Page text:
# Number of solutions of a trigonometric equation depending on the value of n

Question: For each integral $n$, find the number of solutions of $2x=(2n+1)×{\pi}(1-\cos x)$

I tried to solve first by simplifying then by using graphs of known equations. On simplifying I got $$\frac{x}{(2n+1)×{\pi}} = \sin^2 \frac{x}{2}$$ Then the right hand side (if plotted separately) of the equation is a straight line with slope $$\frac{1}{(2n+1)×{\pi}}$$. The LHS has the following graph:-

My idea is that the solutions will be at the intersection of the graph of LHS & RHS. On checking cases for $n=1$ i found there are 3 solutions , for $n=2$ i found there are 5 solutions .

My claim is that for every n there are $2n+1$ solutions, since by observation there is there is one intersection of the graph of LHS and RHS has exactly $1$ intersection between $x= (k-1)\pi$ and $k\pi$ for all $k \leq 2n+1$ ,an integer. But answer is given exactly $2n+3$ solutions. Is my claim wrong or it has any flaw? Please help. Thanks in advance.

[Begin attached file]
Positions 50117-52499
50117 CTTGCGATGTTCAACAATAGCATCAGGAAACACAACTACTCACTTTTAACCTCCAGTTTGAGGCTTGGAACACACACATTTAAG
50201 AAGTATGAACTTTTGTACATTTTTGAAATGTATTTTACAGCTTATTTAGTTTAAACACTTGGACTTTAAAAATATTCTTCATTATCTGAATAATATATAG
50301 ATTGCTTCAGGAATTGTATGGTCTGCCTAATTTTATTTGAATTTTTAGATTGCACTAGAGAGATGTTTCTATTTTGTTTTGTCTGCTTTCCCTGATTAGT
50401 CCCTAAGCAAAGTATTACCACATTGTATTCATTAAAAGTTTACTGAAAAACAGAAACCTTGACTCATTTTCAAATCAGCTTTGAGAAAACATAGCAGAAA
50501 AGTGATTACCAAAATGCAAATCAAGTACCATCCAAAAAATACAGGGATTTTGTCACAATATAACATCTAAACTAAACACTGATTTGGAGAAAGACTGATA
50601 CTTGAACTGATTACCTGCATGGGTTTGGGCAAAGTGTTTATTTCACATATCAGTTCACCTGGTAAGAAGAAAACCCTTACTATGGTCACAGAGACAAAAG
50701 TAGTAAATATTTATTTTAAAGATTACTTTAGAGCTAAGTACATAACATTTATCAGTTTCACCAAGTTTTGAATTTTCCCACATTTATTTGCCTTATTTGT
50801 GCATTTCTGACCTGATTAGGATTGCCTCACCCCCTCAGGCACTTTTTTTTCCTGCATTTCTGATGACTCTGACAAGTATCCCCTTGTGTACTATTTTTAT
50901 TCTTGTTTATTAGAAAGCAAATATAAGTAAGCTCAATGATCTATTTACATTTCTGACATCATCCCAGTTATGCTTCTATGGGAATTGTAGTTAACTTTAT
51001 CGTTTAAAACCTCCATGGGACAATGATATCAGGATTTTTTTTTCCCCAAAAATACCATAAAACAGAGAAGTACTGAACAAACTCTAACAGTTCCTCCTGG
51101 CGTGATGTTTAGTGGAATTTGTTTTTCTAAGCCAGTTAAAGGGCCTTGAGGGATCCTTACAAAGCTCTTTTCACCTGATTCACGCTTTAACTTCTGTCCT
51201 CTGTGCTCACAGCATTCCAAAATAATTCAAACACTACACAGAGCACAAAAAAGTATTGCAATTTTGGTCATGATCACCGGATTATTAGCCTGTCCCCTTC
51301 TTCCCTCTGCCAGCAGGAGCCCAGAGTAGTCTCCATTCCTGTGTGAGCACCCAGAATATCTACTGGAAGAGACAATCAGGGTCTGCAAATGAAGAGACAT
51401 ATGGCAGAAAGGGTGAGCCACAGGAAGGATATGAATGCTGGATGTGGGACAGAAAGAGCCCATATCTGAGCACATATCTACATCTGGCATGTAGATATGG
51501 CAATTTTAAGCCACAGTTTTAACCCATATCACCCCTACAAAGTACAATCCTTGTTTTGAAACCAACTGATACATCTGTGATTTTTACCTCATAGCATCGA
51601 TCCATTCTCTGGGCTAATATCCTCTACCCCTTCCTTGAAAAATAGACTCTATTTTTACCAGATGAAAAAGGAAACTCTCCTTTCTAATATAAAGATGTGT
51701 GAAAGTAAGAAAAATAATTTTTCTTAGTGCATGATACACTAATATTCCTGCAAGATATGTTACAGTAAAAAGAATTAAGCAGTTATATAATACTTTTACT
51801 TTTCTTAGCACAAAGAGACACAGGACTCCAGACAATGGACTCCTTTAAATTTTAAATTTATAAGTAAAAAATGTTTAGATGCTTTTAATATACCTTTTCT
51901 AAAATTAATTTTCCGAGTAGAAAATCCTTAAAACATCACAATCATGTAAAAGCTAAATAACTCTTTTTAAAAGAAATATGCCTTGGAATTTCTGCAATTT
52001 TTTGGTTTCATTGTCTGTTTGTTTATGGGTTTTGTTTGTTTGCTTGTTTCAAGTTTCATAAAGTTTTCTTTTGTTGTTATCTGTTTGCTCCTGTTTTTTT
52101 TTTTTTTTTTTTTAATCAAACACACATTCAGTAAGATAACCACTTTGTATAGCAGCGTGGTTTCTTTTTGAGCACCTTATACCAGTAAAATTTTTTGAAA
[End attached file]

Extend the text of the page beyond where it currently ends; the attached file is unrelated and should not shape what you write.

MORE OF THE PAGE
• Please read this tutorial on how typeset mathematics on this site. Also, in the last paragraph, you appeared to write $(k - 1) \times /\pi$. What did you actually mean? May 7, 2017 at 11:23
• My question is 2x=(2n+1)×pi(1-cosx) May 7, 2017 at 17:50
• @N.F.Taussig for example n=1 we get a solution between \pi and 2\pi as shown in graph. May 8, 2017 at 13:52
• Moreover my question is why can't we solve graphically? May 8, 2017 at 13:57

i would write the equation in the form $$2x+\frac{2n+1}{\pi}\cos(x)-\frac{2n+1}{\pi}=0$$ when we define $$f(x)=2x+\frac{2n+1}{\pi}\cos(x)-\frac{2n+1}{\pi}$$ then we get $$f'(x)=0$$ if $$\sin(x)=\frac{2\pi}{2n+1}$$ and we have that $$|\sin(x)|\le 1$$